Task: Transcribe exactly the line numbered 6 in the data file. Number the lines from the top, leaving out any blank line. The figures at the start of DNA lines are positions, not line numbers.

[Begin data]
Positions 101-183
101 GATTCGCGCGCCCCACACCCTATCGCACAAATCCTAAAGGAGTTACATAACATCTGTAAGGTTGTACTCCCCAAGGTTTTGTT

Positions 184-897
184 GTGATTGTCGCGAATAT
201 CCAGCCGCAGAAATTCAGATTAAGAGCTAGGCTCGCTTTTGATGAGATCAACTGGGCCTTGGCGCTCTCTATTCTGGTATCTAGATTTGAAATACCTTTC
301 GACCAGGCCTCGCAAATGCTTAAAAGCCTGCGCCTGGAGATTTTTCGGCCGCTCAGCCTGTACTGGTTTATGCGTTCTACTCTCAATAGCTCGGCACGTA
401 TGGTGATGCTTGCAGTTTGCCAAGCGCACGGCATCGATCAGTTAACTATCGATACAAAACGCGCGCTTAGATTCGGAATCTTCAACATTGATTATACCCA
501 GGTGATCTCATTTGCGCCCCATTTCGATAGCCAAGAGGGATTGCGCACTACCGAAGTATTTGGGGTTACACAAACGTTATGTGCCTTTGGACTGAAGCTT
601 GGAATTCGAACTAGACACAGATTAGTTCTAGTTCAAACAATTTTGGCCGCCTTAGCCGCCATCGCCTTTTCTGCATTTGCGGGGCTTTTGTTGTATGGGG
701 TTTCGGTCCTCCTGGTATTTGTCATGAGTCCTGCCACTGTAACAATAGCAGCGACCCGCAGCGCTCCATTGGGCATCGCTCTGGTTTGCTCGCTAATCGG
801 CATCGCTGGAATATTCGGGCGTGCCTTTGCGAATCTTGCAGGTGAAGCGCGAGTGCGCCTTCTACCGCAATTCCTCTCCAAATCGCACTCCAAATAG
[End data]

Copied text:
301 GACCAGGCCTCGCAAATGCTTAAAAGCCTGCGCCTGGAGATTTTTCGGCCGCTCAGCCTGTACTGGTTTATGCGTTCTACTCTCAATAGCTCGGCACGTA